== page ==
on writing dialog

Stoppard

As most of us aren’t Tom Stoppard (in fact, I’d guess nobody reading this is Tom Stoppard, but do compare your face in the mirror to the picture to be absolutely sure), and as I get a lot of questions from people on the mechanics of writing in general and dialog in particular, I thought I could put up a few points. Not all at once, but now and then. These are from my teaching notes.

(If it turns out that you are Tom Stoppard, we’ll carry on without you. On the other hand, if you find this kind of thing interesting or of use, please let me know.)

Before beginning, a word to the wise in the form of an Italian proverb: Do not remove a fly from a friend’s forehead with an axe. (I ask you, who but an Italian would think it necessary to state this?)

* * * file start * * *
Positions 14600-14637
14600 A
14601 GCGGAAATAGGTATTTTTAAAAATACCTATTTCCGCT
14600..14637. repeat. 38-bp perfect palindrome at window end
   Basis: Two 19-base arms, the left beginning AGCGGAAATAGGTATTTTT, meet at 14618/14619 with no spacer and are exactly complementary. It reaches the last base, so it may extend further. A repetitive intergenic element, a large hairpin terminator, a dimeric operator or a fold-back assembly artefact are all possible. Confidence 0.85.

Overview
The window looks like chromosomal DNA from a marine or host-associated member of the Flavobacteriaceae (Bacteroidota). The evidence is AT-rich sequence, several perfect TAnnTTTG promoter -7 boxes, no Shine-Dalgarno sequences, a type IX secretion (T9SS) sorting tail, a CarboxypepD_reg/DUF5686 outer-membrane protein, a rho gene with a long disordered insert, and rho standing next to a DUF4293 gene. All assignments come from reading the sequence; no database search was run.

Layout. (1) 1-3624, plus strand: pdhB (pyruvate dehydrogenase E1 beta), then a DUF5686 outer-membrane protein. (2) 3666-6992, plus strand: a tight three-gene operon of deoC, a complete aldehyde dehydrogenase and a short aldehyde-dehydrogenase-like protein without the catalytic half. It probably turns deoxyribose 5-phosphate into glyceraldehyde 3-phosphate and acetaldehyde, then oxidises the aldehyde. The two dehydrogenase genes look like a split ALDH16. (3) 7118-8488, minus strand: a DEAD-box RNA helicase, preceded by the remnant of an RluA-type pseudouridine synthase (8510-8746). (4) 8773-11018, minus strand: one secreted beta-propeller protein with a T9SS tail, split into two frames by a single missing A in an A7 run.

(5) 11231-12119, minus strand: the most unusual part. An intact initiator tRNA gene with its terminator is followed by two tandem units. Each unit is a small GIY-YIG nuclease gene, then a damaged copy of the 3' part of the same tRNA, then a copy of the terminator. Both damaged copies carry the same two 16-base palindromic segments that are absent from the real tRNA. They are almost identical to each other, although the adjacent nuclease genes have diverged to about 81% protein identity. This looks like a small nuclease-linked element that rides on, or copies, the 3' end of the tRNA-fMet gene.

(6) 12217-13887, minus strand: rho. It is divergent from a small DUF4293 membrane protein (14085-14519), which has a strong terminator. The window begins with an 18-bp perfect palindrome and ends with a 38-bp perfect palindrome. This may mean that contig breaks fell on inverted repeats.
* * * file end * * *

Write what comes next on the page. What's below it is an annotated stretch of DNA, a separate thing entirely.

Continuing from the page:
So here goes.

1. Dialogue must never convey information alone. It must accomplish more than one thing at once to earn its keep. It may:
characterize,
advance the action,
provide exposition
(introduce theme/characters),
provide setting,
foreshadow,
convey information.

2. Conversely, a line of dialog shouldn’t do all those things at once because then it will probably slip over the line (or march proudly over the line, better said) into the realm called (so elegantly) info dumping. Here’s an example (it’s fun to make examples of info dumping; but then I’m easily amused).

“But Joan, you went to law school because you adore your mother who has a law degree from Yale and worked for two years in the Eisenhower administration as White House Council.”

That is, never convey backstory in dialog. Very tacky.

banter

Henslow

HENSLOWE
Mr. Fennyman, let me explain about the
{theater/writing/storytelling} business.
The natural condition is one of
insurmountable obstacles on the road
to imminent disaster.

FENNYMAN
So what do we do?

HENSLOWE
Nothing. Strangely enough, it all
turns out well.

FENNYMAN
How?

HENSLOWE
I don’t know. It’s a mystery.

from Shakespeare in Love, by Marc Norman & Tom Stoppard